Reader Tom Clark wrote a positive review of Sapolsky’s book on the Naturalism site. Click below to read it.

I’ll give just two of Clark’s quotes:

If free will is widely conceived as being opposed to determinism[1], it isn’t surprising that the latter is seen as a threat to responsibility, meaning, creativity, rationality, and other desiderata tied to our core notion of agency. If we’re fully caused to be who we are and do what we do, then it seems we’re merely biological robots, acting out a pre-ordained script; we don’t make real choices for which we might be praised or blamed.

Could you have done otherwise?

This is why Robert Sapolsky’s book Determined: A Science of Life Without Free Will(link is external), is likely to ruffle more than a few feathers (although it will do so very entertainingly, see below). Following up on his earlier work Behave(link is external), Sapolsky, a behavioral biologist, is intent on making it clear to anyone who will listen that there is no escaping determinism if we’re serious about understanding ourselves: understanding how we got to be the exact persons we are and why our intentions and choices arise as they do. Moreover, as he takes pains to point out, indeterminism or randomness doesn’t help the cause of agency. After all, as deciders we want to determine our choices, not have them be subject to factors we don’t control. Strangely enough, therefore, determinism, construed commonsensically as the existence of reliable causal, and more broadly, explanatory connections between our desires, decisions, actions, and their effects on the world, seems a necessary condition of genuine agenthood. We really make choices, just not undetermined or arbitrary ones.

Well, the last sentence is a bit grifty given that “make choices” means, to most people, “we could have made other choices.” But I won’t quibble too much. The best part is that, according to Clark, Sapolsky has no truck with compatibilism:

The fight with compatibilists isn’t about determinism; compatibilists agree that we and our choices are in principle explicable by various determinants, not the causa sui. It’s rather about the relative importance assigned to determinism and its implications for moral responsibility and other beliefs, attitudes, and social practices informed by our conception of agency. Sapolsky argues that compatibilists tend to ignore the causal story behind an individual in order to fix our attention on agents and their capacities for rationality and reasons-responsiveness, capacities that compatibilists argue justify holding each other morally responsible.[8] Most of us are capable in these respects to varying degrees, but by downplaying determinism and the causal story, what Sapolsky calls taking the ahistorical stance, compatibilists in effect block access to the psychological and practical benefits of putting determinism front and center: increased compassion and more attention paid to the conditions that thwart human flourishing. Due to factors beyond our control too many of us end up with the short end of the stick when it comes to health, education, social skills, and employability. Sapolsky is especially critical of compatibilist Daniel Dennett, who has claimed that “luck averages out in the long run”. He responds in characteristically plain-spoken style:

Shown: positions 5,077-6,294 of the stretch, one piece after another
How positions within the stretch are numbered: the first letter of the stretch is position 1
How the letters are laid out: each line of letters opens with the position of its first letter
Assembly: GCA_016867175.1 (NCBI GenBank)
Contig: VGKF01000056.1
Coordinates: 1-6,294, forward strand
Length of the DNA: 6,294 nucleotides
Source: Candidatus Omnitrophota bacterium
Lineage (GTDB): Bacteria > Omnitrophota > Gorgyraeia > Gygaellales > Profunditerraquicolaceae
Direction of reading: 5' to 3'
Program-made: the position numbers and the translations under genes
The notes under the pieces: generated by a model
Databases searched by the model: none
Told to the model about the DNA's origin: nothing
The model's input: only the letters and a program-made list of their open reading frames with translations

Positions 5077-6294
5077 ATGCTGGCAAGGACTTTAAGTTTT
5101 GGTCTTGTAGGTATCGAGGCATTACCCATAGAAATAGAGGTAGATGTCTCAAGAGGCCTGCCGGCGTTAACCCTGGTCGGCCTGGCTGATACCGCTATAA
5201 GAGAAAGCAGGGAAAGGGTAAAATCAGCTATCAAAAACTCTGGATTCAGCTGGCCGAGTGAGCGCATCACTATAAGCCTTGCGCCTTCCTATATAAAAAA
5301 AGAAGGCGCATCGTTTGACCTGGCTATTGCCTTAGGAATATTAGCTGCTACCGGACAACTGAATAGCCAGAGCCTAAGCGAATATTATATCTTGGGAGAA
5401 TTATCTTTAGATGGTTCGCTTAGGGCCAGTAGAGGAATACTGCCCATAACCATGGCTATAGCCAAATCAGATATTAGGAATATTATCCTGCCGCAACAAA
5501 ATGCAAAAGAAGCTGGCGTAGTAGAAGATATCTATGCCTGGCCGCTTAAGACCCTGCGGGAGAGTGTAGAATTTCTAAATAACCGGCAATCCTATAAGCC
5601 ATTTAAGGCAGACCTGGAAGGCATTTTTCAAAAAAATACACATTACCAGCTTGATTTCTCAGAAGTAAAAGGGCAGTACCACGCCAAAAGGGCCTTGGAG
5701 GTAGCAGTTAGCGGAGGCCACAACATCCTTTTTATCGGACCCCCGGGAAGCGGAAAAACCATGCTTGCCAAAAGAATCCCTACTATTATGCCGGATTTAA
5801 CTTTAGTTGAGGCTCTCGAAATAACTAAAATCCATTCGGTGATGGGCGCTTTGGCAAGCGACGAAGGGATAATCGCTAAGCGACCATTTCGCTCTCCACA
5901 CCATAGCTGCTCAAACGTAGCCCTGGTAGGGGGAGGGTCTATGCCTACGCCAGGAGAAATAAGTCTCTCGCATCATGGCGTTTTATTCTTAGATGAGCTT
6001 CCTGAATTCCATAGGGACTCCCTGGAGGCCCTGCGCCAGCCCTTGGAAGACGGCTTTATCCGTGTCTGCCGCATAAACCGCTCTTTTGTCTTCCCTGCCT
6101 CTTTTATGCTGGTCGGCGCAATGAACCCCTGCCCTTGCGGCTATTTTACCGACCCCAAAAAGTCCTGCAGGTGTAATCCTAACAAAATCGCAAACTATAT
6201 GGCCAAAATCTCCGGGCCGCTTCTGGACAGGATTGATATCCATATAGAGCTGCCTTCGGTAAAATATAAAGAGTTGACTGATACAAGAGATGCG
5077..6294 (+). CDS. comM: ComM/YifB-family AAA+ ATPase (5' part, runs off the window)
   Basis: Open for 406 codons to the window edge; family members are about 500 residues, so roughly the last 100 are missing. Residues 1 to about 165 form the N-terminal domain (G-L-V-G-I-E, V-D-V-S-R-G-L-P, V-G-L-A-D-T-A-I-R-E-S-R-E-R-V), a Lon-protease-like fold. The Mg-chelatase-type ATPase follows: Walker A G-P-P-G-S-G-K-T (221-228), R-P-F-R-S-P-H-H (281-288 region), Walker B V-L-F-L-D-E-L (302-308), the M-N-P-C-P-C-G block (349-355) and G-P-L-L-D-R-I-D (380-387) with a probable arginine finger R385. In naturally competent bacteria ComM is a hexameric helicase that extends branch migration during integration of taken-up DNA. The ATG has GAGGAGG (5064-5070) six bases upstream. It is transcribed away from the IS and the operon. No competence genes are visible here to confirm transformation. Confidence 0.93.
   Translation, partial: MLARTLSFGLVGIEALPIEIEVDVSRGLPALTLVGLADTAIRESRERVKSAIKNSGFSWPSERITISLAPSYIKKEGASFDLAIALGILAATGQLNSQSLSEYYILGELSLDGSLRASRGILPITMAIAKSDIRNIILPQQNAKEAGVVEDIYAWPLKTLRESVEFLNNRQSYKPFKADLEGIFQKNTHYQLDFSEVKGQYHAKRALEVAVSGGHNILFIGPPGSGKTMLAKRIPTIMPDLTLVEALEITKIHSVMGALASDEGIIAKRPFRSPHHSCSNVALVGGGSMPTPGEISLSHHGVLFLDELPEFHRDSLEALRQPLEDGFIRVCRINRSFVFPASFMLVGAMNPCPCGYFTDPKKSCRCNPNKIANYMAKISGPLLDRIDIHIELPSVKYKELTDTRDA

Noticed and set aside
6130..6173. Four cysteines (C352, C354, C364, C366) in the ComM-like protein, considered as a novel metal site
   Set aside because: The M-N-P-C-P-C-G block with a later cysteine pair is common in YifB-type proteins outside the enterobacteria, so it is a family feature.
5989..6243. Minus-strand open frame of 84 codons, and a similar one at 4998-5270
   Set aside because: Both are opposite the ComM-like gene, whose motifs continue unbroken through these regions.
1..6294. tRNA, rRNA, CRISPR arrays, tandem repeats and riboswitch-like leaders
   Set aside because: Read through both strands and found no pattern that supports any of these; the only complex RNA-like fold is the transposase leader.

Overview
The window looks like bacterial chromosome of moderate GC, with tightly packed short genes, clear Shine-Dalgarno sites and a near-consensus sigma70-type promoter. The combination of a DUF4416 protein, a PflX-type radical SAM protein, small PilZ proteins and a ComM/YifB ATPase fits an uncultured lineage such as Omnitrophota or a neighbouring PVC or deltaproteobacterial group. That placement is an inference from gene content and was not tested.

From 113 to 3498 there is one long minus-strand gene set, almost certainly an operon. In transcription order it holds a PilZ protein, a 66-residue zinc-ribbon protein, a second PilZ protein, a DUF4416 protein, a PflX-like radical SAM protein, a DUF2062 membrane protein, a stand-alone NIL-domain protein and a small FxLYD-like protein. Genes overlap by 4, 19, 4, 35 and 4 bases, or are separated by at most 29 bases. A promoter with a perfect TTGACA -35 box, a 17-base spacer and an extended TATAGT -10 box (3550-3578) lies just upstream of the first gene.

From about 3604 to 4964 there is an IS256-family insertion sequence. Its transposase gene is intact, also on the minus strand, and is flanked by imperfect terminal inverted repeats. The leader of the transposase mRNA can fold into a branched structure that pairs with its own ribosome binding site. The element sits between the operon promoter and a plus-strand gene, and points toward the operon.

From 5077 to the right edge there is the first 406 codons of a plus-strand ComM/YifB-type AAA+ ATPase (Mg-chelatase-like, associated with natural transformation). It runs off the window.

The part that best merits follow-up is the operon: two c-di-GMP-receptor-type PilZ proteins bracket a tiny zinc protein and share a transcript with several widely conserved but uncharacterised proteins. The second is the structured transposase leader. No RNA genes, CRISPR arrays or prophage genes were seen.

No it doesn’t. Suppose you’re born a crack baby. In order to counterbalance this bad luck, does society rush in to ensure that you’ll be raised in relative affluence and with various therapies to overcome your neurodevelopmental problems? No, you are overwhelmingly likely to be born into poverty and stay there. Well then, says society, at least let’s make sure your mother is loving, is stable, has lots of free time to nurture you with books and museum visits. Yeah, right; as we know your mother is likely to be drowning in the pathological consequences of her own miserable luck in life, with a good chance of leaving you neglected, abused, shuttled through foster homes. Well, does society at least mobilize then to counterbalance that additional bad luck, ensuring you live in a safe neighborhood with excellent schools? Nope, your neighborhood is likely to be gang-riddled and your school underfunded.

In arguing against compatibilists, Sapolsky engages with the philosophical literature, citing skeptics about free will and moral responsibility such as Neil Levy, Gregg Caruso, Derk Pereboom, and Sam Harris (see references below). Such backup suggests he is not completely crazy to think that a robust appreciation of determinism, and therefore the sheer contingency of our formative circumstances, should force reconsideration of our conceptions of credit, blame, reward, and punishment.

Clark’s final sentence:

[Sapolsky’s] persistence in seeing Determined to completion – a prodigious undertaking – is much to be congratulated, although he would disavow deserving any such praise. Even if he’s right about that, we’re still lucky to have him.

YES!  But read the rest for yourself. This is a book we can all benefit from (even those miscreants who accept libertarian free will or compatibilism), and I’m glad I can point to a respected polymath who makes an argument I agree with, but written much better than I’d be able to.

What I’d love to see: a debate about compatibilism between Dennett and Sapolsky.

40 thoughts on “Robert Sapolsky’s new book on determinism

  1. There is another book that is also being released in October that apparently makes the case for free will. It would seem that it would be good to read both books together. Does anyone on this thread know anything about the book “Free Agents” by Keven Mitchell.